Wednesday, December 14, 2011

Every ornament tells a Christmas tale

PANAMA CITY — I don’t know about your Christmas tree, but ours is full of holiday stories. It has been described as looking like a toy shop exploded all over it, and that’s not far from true. It definitely is a reflection of the things we enjoy and the memories we hold dear.

There are heroes and spacecraft from “Star Trek” and “Star Wars,” superheroes and heroines, TV and movie icons from Humphrey Bogart to Jimmy Stewart to “The Lone Ranger” and “I Dream of Jeanie.” There are memorial ornaments for those loved ones we have lost, as well as ornaments celebrating our first Christmas as a couple and the first Christmases for our babies.

Some of them light up. Some of them make sounds. Some of them just hang there looking pretty. The one for “It’s a Wonderful Life” has a bell that rings each time an angel gets his wings.

The oldest item on the tree is a small plastic reindeer, once white but now faded to yellow. I last wrote about this artifact of Christmas Past almost a decade ago, but I retell its history every year as someone new sees our tree for the first time — or just to make my kids sigh, “Yes, Dad, we know.”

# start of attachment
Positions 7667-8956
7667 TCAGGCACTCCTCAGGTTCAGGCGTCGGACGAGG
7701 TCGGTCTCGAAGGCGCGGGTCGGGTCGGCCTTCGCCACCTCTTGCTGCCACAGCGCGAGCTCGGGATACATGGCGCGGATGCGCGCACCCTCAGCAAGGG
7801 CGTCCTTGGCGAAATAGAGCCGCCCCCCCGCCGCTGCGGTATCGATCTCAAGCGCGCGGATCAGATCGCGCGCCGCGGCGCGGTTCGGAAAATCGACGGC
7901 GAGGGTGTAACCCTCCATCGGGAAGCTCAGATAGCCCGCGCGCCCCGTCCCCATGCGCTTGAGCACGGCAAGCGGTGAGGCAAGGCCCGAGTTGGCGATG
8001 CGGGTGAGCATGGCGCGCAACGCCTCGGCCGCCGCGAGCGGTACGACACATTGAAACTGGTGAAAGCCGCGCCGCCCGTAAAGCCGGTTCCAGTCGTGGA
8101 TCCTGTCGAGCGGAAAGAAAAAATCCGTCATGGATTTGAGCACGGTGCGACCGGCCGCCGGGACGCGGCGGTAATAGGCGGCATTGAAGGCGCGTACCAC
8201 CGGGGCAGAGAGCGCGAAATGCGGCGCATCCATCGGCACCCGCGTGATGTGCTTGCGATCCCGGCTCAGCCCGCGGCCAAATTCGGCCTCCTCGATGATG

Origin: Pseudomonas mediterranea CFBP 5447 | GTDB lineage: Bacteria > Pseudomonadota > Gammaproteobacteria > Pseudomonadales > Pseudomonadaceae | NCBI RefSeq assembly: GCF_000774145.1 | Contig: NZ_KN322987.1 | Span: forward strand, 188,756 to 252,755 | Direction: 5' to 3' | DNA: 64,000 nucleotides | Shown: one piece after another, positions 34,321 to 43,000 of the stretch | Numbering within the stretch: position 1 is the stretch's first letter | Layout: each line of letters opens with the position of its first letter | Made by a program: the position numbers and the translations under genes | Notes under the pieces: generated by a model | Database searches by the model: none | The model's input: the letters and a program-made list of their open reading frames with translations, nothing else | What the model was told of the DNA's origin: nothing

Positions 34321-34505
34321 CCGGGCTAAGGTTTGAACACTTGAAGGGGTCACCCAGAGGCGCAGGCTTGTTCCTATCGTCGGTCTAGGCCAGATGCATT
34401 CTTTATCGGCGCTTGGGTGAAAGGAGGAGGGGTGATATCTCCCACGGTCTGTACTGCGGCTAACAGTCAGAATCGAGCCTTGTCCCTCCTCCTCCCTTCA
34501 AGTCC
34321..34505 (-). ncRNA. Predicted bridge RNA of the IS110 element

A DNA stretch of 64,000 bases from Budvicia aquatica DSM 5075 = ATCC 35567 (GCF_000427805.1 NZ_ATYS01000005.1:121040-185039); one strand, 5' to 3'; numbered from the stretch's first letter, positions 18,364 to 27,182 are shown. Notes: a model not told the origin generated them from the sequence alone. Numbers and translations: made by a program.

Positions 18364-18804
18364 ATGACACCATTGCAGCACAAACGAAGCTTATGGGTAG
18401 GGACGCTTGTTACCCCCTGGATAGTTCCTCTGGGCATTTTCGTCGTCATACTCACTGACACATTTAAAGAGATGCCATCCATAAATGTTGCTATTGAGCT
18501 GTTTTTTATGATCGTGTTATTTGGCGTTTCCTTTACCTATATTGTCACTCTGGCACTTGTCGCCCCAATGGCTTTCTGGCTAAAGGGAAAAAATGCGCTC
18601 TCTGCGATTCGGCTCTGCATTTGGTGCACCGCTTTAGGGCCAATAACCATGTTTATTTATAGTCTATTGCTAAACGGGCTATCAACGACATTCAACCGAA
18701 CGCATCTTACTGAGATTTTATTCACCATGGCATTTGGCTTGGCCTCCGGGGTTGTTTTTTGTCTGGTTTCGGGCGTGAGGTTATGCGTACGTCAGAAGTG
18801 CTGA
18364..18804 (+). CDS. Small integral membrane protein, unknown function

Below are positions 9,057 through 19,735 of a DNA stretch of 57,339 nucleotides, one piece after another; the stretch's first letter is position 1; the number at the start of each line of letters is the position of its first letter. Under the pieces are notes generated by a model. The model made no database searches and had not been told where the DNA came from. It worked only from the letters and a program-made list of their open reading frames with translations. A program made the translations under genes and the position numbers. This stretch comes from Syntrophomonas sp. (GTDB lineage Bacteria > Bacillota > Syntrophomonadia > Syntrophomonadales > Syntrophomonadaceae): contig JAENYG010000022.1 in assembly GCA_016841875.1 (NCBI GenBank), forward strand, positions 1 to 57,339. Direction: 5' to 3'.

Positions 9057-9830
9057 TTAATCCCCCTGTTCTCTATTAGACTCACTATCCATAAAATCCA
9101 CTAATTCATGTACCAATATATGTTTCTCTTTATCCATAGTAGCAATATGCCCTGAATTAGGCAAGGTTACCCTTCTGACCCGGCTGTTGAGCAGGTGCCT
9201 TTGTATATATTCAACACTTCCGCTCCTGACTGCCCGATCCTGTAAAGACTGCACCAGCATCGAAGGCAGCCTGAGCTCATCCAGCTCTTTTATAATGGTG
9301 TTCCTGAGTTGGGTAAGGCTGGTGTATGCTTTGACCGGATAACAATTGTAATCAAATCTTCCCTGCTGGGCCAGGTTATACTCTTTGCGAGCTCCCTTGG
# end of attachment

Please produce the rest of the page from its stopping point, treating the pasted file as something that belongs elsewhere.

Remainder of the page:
Back in the days of black-and-white television, Grandma Simmons had an arrangement of four of these little coursers attached by thin red ribbon to a white plastic sleigh. They generally occupied a windowsill or a tabletop through the holidays. And when I was just a tadpole, I would sometimes use the sleigh and reindeer to transport my Major Matt Mason dolls around the living room.

At some point during my elementary school years, Grandma passed the sleigh and two of the surviving deer to me. I don’t know what happened to the rest of the set, but only this single deer remains — fragile, yellowed, with a broken antler and chipped snout, and stains of dried invisible tape around its torso.

Each year, I perch it in a place of honor close to the top of my family’s Christmas tree. It catches the lights and seems to glow.

Other ornaments on our tree have stories, too. The silvery “Joy” that hangs near the deer, for instance. The Scarlet O’Hara figurines that passed to us from my other Grandma. The “Enterprise,” and the Snoopies, and the Harry Potter. My kids have their favorites, and my wife has hers.